Find yourself reaching for another cup of coffee in the afternoon to stay alert? (Check.) Forgetful, irritable or depressed? (Check.) Can't control your appetite? (Check.) If this is you, you may be one of the tens of millions of Americans suffering from insufficient sleep.
The Centers for Disease Control and Prevention (CDC) recommends that adults get between 7 to 9 hours of sleep a night, but more than a third of us fall short. The agency has declared insufficient and chronic lack of sleep a public health epidemic.
Various apps, gadgets and supplements have sprung up to serve the bleary-eyed masses, ranging from high-tech sleep trackers and apps (read our sleep wearables roundup) to oddball solutions (see: lettuce water).
“The amount of nightly sleep that individuals obtain has been decreasing since the invention of the light bulb," says Kimberly Fenn, an associate professor at Michigan State University's Sleep & Learning Lab.
Thomas Edison's invention was just the first in a steady stream of technological innovations that have rewired modern life. Television, air travel and smartphones have entertained us and made us more productive, but the always-on lifestyle they have created has upended our natural daily rhythms and a millennia’s worth of sleep habits.
There are deeper economic trends at work, too. Americans are busier than ever – some forced to commute long hours for low paying jobs, moonlight at second (or third) jobs to make ends meet and then serve as caregivers for children or elderly family members.
And it's not just frontline collar workers. At highly coveted workplaces, from Silicon Valley to Wall Street, there is often a culture of overwork. This issue spilled into the open in March of this year after a presentation created by a group of first-year bankers leaked onto social media. The group of employees worked for Goldman Sachs and documented how their 100-hour work weeks resulted in serious burnout. The presentation sparked a debate about the unreasonable demands put on junior employees and prompted the bank to ease some demands on them.
The toll of our go-go work ethic was evident in The Hartford's 2021 Future of Benefits Pulse Survey, where close to two-thirds of workers reported experiencing burnout at work.
The COVID-19 pandemic was another wake-up call. Work-from-home setups meant some people were able to sleep more. For others, especially frontline health care workers, the stress of the pandemic led to chronic sleep disturbances, or what's been called “coronasomnia."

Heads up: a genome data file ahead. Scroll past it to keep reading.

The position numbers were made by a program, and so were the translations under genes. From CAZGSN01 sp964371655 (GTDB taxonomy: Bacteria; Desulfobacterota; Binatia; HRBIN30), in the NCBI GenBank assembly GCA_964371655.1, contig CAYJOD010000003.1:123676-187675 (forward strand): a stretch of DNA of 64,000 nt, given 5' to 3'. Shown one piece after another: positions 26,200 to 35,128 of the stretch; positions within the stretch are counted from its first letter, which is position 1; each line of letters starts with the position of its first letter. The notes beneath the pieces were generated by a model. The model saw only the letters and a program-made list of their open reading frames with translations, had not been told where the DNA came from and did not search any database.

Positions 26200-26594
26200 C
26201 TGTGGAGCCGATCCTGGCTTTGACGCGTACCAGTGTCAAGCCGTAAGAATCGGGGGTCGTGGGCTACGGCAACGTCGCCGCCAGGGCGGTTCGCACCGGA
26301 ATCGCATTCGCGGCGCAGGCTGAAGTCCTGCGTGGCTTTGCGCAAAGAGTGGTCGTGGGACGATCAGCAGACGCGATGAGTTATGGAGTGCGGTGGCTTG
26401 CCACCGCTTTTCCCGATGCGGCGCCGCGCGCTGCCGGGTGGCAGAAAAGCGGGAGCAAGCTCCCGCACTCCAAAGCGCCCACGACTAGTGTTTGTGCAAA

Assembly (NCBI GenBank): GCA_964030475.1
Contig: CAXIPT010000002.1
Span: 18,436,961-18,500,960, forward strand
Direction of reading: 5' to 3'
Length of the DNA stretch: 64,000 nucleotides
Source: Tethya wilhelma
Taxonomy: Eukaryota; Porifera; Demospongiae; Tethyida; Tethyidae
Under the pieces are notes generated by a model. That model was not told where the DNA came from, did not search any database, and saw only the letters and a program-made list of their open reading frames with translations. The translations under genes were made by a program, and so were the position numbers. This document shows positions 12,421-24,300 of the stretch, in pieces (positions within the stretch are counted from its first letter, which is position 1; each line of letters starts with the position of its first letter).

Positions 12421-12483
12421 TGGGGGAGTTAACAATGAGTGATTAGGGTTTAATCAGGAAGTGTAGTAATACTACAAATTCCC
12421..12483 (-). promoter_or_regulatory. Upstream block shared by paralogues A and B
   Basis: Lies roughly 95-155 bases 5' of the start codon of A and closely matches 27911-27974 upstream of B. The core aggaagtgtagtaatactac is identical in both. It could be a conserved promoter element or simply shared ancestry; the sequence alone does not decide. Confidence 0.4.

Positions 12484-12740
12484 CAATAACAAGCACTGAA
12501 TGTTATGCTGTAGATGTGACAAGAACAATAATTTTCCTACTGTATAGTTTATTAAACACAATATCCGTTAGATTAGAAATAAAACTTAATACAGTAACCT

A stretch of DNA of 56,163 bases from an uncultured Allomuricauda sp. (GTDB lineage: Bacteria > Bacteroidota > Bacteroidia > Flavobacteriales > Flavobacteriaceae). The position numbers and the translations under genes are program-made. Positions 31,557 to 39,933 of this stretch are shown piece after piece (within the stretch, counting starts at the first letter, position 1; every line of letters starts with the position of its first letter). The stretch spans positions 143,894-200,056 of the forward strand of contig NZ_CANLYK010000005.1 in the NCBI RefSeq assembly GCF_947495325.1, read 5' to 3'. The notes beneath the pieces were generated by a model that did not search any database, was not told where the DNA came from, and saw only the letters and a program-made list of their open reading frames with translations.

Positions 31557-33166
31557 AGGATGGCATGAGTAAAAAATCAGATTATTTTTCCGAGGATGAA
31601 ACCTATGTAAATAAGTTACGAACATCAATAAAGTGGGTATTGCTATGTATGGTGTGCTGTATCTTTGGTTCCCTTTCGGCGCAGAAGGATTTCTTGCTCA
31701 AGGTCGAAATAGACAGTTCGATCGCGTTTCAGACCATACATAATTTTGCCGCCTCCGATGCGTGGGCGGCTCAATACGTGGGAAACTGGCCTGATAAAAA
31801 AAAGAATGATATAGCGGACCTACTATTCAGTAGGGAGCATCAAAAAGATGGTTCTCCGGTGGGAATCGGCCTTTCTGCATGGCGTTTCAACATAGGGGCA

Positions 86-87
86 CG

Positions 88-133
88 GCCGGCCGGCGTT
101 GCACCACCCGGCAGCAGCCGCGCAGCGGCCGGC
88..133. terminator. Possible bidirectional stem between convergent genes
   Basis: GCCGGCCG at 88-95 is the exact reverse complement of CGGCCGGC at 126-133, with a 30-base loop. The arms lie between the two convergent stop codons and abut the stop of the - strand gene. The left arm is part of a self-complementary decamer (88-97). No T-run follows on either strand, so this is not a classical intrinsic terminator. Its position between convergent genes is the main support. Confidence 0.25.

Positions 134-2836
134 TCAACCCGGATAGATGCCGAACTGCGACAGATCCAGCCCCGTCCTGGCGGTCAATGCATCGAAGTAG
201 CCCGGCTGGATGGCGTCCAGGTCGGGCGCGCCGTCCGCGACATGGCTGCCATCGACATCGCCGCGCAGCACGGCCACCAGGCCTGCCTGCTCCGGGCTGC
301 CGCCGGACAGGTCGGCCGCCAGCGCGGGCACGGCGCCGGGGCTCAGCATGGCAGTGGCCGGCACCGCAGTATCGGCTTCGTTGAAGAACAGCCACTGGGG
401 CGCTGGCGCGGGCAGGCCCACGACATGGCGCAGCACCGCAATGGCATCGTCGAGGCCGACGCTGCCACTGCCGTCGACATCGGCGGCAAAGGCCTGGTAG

A third of Americans aged 65 and older, a demographic that tends to report more sleep issues than the general population in normal times, reported an increase in sleep problems since the pandemic hit.1
Another consequence of the pandemic: an increase in deliveries. Since people began relying on online ordering, more delivery trucks and vans were being dispatched than ever before, sending overworked and round-the-clock drivers onto the roads. Mark Beaumont, technical manager for commercial auto with The Hartford's Risk Engineering division, explained.
The polling firm Gallup has tracked the national drift towards drowsiness. In 1942, 84% of Americans reported getting at least the minimum recommended 7 hours of sleep a night. Today, that number is down to 60%. And as you may have guessed, the most sleep-deprived groups are parents of young children and lower-income Americans.2
According to a 2019 study published in the Journal of Community Health, the most sleep-deprived groups by industry are protective service and military (50%), health care support occupations (45%), transport and material moving (41%) and production occupations (41%).3
“People are not deliberately sacrificing sleep," says Fenn. “It is simply just the easiest aspect of their lives to cut out."
Michael V. Vitiello, a professor with the University of Washington and an expert in sleep, circadian rhythms and sleep disorders in aging adds: “You may gain a few hours here and there, but down the line you may well pay for it, not just in day-to-day functioning, but in compromising your health."
Sleep Impacts Health, Safety and Performance
Medical and public health officials have only recently come to terms with the magnitude of the problem. Insufficient sleep over a prolonged period is linked to obesity, diabetes, heart disease, cancer and mental health issues. A particularly alarming new large-scale study suggests that people who get insufficient sleep in their 50s and 60s may be more likely to develop dementia when they are older.4
Lack of sleep can also impact cognitive performance, leading to lower work productivity, errors and accidents. And according to Dr. Mark Williams, a medical director with The Hartford, 13% of all workplace injuries can be attributed to sleep problems.